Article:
BWW Reviews: Dramatic Peaks are a Far Climb Away in ANNAPURNA
Thanks to a pair New York's non-profit theatre companies, playwright Sharr White has been getting quite a bit of high-profile exposure in the past year and a half. Manhattan Theatre Club mounted The Other Place and Snow Geese on Broadway in 2013, and now The New Group takes on Annapurna.
But like the two previous efforts, a study of a brilliant woman's psychological deterioration and a Chekhovian-style family drama, his latest one treads familiar territory - an estranged couple hashing out old issues - without adding anything new or interesting.
Though the title refers to a mountainous region of Nepal, named for the Hindu goddess of nourishment, the play is set among the peaks of Paonia, Colorado.
Real-life spouses Megan Mullally and Nick Offerman star as Emma and Ulysses, who have not seen each other since Emma ran off with their 5-year-old son in the middle of the night twenty years ago. His letters, addressed to Emma's mom, have all gone unanswered.
Ulysses, naturally, is a poet. A rather notable one, too, at a time. But after taking up cigarettes to help kick an alcohol addiction, he's now living out what are surely his final days reclusively in a cramped, unkempt trailer home (terrific work by set designer Thomas A. Walsh). Bouts with emphysema and lung cancer have him living with an oxygen tank secured to him in a backpack.
Save for a cooking apron, Ulysses is naked at the start of the play, when Emma suddenly appears unexpectedly at his door. He would have been completely naked except for the fact that he's frying sausages at the time and has learned from experience of the dangers of splattering grease.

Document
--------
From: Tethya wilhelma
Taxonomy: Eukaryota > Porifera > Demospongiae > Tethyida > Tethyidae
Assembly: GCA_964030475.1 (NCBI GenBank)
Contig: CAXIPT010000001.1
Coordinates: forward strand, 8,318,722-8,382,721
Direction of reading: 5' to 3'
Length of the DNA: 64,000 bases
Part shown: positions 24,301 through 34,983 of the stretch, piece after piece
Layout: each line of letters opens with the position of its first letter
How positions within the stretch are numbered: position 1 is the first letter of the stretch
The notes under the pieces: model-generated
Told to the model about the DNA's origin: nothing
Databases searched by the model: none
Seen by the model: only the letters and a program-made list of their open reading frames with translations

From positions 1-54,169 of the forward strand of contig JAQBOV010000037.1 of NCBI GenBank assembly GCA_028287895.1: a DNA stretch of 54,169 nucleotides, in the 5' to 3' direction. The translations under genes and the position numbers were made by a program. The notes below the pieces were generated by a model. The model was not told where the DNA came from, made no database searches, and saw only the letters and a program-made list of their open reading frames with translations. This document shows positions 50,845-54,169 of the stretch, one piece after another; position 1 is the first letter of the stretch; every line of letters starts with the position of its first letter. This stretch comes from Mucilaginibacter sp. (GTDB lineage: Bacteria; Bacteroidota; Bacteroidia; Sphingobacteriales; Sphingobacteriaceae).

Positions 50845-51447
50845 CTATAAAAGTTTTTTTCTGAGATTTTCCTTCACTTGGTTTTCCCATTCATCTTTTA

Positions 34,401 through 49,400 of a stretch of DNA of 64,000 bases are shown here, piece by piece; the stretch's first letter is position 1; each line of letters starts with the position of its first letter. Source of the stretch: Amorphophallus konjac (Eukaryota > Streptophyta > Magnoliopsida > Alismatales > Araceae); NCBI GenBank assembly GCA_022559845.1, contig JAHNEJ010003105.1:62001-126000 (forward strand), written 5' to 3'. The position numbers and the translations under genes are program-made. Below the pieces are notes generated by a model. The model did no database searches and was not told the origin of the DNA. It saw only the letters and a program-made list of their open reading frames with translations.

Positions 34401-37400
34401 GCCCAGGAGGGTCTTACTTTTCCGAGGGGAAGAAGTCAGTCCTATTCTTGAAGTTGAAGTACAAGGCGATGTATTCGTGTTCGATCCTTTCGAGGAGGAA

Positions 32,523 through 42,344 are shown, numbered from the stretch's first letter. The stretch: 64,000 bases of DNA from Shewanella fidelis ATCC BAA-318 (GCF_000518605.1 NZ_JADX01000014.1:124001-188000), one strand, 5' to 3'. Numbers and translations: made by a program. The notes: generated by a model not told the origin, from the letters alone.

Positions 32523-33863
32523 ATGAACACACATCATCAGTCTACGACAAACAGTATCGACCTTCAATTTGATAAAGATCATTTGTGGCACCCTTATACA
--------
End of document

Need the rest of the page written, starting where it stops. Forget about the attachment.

It seems their son has hired a private investigator to discover his dad's whereabouts and has resolved to come see him. Emma arrives ahead of him to prepare her ex for the moment. Though technically not a goddess, Emma does arrive with types of nourishment.
The play tends to alternate between light comic banter and serious discussion about their marriage and of exactly what happened on the night Emma left. As directed by Bart DeLorenzo, Mullally and Offerman work well together, he as a figure of rugged simplicity and she as an overthinking New England intellectual, but the author never establishes sufficient tension or any emotional pull that stirs up interest in seeing what happens to the couple. The bulk of the evening is about Ulysses being content with playing out his life the way it is and Emma, fleeing from another bad marriage, seeming pathetically needy as she pushes herself on him.
Any dramatic peaks seem a far climb away.